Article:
Turning the Tide. Why Efficient Data Centers Matter

The conventional view is that society has an insatiable appetite for energy. But that's not quite right; we have an insatiable appetite for the things that energy does for us.  Nowhere is this more apparent than in the growth of the internet and data centers. Driven by growing demand for computation, multi-MegaWatt data centers, which barely existed a decade ago, today account for 2-5% of US energy consumption, according to the EPA (Koomey).

Since this is a first blog entry in this series, I'll start by introducing myself, Winston Saunders. My job in the Data Center Group at Intel involves keeping our data center energy efficiency initiatives on track. One reason I love my job is because the scope is immense; optimizing compute efficiency requires saving energy on time scales from nanoseconds to years. To put that in perspective, that spans almost seventeen orders-of-magnitude, about the same as the ratio of one second to the age of the Universe. Wow!!

So why does Data Center Efficiency Matter? To keep pace with the growth of the internet and data demand, compute needs to keep growing - and growing exponentially. What cannot grow exponentially is energy consumption. Already at 2-5% of US production, server and data center energy consumption cannot grow much more without incurring huge costs of additional generation capacity, not to mention risking regulatory scrutiny, carbon taxes, higher energy costs, etc. It’s in everyone’s interest to keep a lid on it. We must "Turn the Tide." The question is, how?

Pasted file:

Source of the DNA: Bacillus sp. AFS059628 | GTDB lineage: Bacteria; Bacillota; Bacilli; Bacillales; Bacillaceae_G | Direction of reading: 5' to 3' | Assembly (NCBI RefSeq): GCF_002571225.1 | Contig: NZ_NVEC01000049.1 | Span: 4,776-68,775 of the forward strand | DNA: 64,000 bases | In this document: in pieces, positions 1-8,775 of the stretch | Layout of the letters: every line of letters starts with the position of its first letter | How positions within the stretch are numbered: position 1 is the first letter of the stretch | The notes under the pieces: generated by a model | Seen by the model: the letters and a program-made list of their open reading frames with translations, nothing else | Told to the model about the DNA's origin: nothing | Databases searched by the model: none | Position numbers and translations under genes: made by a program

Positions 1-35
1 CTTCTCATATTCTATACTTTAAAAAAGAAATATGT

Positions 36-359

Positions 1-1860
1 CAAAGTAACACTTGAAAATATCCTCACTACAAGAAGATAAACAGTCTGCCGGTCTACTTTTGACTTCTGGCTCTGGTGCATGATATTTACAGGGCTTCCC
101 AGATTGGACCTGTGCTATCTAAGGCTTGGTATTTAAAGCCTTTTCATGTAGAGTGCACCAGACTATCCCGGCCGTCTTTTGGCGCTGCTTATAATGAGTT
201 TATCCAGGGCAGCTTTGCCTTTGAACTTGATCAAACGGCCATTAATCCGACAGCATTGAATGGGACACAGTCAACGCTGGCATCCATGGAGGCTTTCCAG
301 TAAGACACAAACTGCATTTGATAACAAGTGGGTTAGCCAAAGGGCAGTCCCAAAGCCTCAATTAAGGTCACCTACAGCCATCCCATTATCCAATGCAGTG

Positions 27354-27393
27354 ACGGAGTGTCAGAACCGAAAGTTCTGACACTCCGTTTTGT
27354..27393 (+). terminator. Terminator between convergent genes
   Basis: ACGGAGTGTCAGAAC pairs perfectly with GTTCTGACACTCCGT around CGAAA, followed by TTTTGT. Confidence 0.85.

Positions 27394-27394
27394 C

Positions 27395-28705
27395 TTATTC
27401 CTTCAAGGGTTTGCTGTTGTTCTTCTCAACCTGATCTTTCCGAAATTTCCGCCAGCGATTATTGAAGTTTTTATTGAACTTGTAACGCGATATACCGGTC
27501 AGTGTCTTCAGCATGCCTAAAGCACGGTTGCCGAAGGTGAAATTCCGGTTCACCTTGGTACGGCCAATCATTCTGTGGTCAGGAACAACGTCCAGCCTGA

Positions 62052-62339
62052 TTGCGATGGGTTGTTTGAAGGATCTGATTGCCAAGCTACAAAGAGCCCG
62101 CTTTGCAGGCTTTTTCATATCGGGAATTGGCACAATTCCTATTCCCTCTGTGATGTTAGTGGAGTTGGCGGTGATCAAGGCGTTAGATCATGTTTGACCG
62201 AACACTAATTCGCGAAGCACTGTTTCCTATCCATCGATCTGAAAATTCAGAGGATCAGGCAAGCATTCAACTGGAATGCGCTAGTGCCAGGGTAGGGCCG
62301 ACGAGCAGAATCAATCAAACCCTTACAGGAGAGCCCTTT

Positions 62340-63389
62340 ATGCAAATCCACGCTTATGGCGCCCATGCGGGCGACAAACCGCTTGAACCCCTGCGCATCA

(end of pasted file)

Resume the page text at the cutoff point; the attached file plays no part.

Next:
It's just a matter of some algebra to figure out the problems we need to solve. Normally we think of efficiency as the ratio of computations to energy. Since computations are the real deliverable, let's rewrite this as:

Computation = Efficiency * Energy

It's the same equation but an entirely different philosophy. If computation must continue to grow exponentially, and energy is constrained, our only lever is efficiency! Stated another way, to continue to deliver exponential growth of computation into the next decades, we MUST, from this perspective, drive evolutionary and revolutionary changes in our approach to Energy Efficiency.

Of course, the transistor scaling inherent in Moore's Law will continue to play a huge role here, but more and more, what we do architecturally within and beyond the CPU, and all the way up to the data center itself, will come into play.

What do you think? Can efficiency really help us to "turn the tide?"

In coming blogs I’ll talk about some perspectives on why I think it may be possible.